His practice of Paediatric Surgery at Children’s Hospital of Winnipeg spanned almost half a century. He loved his profession and helping patients, even decades later often recounting details about the many kiddies on whom he had operated. Patients and their family members would commonly approach him on the street and say, “Remember me Dr. Wiseman?”. And he did! His true joy was caring for his patients with compassion, patience, unwavering commitment, and excellence. He was a gifted surgeon and leaves a profound legacy. He had no intention of ever fully retiring and operated until his very last day. He felt privileged to have the opportunity to mentor, support and work with colleagues, trainees, nurses, and others health care workers that enriched his day-to-day life and brought him much happiness and fulfillment. He was recognized with many awards and honors throughout his career including serving as Chief of Surgery of Children’s Hospital of Winnipeg, President of the Canadian Association of Pediatric Surgeons, and as a Governor of the American College of Surgeons. Most importantly of all he helped and saved the lives of thousands and thousands of Manitoba children. His impact on the generations of children he cared for, and their families, is truly immeasurable.
Nathan’s passion for golf was ignited during his childhood summers spent at the Winnipeg Beach Golf Course. Southwood Golf and Country Club has been his second home since 1980. His game was excellent and even in his last year he shot under his age twice! He played an honest “play as it lies” game. His golf buddies were true friends and provided him much happiness both on and off the course for over forty years. However, his passion for golf extended well beyond the eighteenth hole. He immersed himself in all aspects of the golf including collecting golf books, antiques, and memorabilia. He was a true scholar of the game, reading golf literature, writing golf poetry, and even rebuilding and repairing antique golf clubs. Unquestionably, his knowledge and passion for the game was limitless.
Nathan approached his many woodworking and workshop projects with zeal and creativity, and he always had many on the go. During the winter he was an avid curler, and in recent years he also enjoyed the study of Yiddish. Nathan never wasted any time and lived his life to the fullest.
Above all, Nathan was a loving husband, father, grandfather, son, father-in-law, son-in-law, uncle, brother, brother-in-law, cousin, and granduncle. He loved his family and lived for them, and this love was reciprocated. He met his wife Eva when he was a 20-year-old medical student, and she was 18 years old. They were happily married for 56 years. They loved each other deeply and limitlessly and were proud of each other’s accomplishments. He loved the life and the family they created together. Nathan was truly the family patriarch, an inspiration and a mentor to his children, grandchildren, nephews, nieces, and many others. He shared his passion for surgery and collecting with his son and was very proud to join his daughter’s medical practice (he loved Thursdays). His six grandchildren were his pride and joy and the centre of his world.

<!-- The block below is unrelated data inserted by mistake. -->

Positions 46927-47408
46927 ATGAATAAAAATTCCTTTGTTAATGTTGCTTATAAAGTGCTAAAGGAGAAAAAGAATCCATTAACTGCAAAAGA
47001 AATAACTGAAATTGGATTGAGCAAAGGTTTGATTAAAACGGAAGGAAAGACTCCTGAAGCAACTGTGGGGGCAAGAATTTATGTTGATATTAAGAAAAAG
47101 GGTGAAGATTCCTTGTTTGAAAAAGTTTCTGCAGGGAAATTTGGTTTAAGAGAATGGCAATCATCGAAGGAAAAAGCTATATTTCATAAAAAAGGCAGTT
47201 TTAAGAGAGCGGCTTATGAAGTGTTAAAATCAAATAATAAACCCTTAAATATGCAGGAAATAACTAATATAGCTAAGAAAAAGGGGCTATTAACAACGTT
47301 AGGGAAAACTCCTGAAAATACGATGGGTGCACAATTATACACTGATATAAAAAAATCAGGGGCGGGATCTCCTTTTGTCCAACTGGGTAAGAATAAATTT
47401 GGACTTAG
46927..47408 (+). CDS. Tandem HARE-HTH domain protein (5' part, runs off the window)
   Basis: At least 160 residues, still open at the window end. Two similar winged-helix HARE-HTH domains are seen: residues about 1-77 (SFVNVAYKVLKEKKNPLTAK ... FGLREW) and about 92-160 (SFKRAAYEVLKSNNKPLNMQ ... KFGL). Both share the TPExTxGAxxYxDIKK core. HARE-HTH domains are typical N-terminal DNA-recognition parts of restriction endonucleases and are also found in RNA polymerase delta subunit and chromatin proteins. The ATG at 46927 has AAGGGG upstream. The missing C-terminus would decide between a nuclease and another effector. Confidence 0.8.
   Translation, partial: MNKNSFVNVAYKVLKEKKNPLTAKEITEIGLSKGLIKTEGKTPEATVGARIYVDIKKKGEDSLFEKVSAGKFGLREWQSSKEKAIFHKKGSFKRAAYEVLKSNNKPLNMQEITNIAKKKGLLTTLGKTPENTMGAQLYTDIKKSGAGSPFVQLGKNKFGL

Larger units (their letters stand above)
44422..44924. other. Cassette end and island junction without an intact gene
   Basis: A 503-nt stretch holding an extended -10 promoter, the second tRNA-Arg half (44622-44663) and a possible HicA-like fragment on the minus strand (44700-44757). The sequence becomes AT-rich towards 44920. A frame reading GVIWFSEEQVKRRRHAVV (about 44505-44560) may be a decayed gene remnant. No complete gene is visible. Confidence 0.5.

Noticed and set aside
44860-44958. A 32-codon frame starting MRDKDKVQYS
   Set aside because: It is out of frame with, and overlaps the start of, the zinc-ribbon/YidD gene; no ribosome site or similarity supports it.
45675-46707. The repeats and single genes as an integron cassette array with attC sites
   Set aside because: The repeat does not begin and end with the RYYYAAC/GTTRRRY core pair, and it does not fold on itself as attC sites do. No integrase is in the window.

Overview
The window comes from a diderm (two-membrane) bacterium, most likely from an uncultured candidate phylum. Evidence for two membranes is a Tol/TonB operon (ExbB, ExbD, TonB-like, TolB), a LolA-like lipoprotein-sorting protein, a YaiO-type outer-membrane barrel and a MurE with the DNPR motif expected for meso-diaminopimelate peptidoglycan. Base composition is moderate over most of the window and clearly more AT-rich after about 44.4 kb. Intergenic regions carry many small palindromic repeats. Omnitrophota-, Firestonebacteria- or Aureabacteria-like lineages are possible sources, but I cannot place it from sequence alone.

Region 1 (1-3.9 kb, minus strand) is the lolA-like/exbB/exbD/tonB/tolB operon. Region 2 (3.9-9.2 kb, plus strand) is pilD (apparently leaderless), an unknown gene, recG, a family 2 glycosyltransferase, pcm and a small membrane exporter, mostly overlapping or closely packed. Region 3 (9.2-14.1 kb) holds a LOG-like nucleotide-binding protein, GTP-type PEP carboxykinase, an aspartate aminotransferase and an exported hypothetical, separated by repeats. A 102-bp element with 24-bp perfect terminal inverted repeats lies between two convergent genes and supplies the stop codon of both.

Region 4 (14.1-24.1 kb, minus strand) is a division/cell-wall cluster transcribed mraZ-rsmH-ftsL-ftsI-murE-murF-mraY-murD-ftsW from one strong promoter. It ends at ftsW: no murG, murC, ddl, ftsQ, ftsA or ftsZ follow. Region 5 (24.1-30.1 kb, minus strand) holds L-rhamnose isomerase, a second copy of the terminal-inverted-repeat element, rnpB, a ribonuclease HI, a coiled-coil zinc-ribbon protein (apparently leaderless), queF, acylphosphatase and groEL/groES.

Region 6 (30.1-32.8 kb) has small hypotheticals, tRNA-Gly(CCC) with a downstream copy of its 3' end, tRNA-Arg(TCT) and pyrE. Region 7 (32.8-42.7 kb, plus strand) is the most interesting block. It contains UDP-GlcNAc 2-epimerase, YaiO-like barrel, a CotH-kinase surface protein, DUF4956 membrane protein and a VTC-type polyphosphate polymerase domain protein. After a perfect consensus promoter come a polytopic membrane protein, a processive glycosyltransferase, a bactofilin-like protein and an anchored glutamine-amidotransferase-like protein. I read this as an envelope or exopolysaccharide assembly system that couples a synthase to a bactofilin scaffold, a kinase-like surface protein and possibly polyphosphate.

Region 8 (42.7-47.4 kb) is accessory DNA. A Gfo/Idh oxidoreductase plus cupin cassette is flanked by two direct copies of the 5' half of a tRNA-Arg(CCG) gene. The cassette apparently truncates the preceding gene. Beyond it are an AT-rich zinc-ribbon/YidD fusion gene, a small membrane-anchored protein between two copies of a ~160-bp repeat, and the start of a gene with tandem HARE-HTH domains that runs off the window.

Throughout his life Nathan lived up to the credo “May his memory be a blessing.” His life was a blessing for the countless newborns, infants, toddlers, children, and teenagers who he cared for, for his colleagues, for his friends and especially for his family. We love him so much and there are no words to describe how much he will be missed.
A graveside funeral was held at the Shaarey Zedek cemetery on December 15, 2023. Pallbearers were his loving grandchildren. The family would like to extend their gratitude to Rabbi Yosef Benarroch of Adas Yeshurun Herzlia Congregation.
In lieu of flowers, donations can be made to the Children’s Hospital Foundation of Manitoba, in the name of Dr. Nathan Wiseman.

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Bill Maher tells it like it is when it comes to what “the river to the sea” really means

Bill Maher cuts to the chase like no one else. Here’s a link to a segment from the most recent episode of “Real Time with Bill Maher” where he exposes the total hypocrisy of the “useful idiots” everywhere chanting “from the river to the sea”:

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Local News

Jewish community holds solidarity rally November 25

The Jewish Federation of Winnipeg held a rally in support of Israel on Saturday evening, November 25.

A number of speakers addressed the crowd of 800, including Rabbi Yosef Benarroch of Adas Yeshurun-Herzlia Congregation; Members of Parliament Ben Carr & Marty Morantz; Yolanda Papini-Pollock of Winnipeg Friends of Israel; Paula McPherson, former Brock Corydon teacher; and Gustavo Zentner, President of the Jewish Federation.

Ben Carr

Click here to watch Ben Carr’s remarks:

Marty Morantz

Click here to watch a video of Marty Morantz’s remarks:

Gustavo Zentner

Click here to watch a video of Gustavo Zentner’s remarks: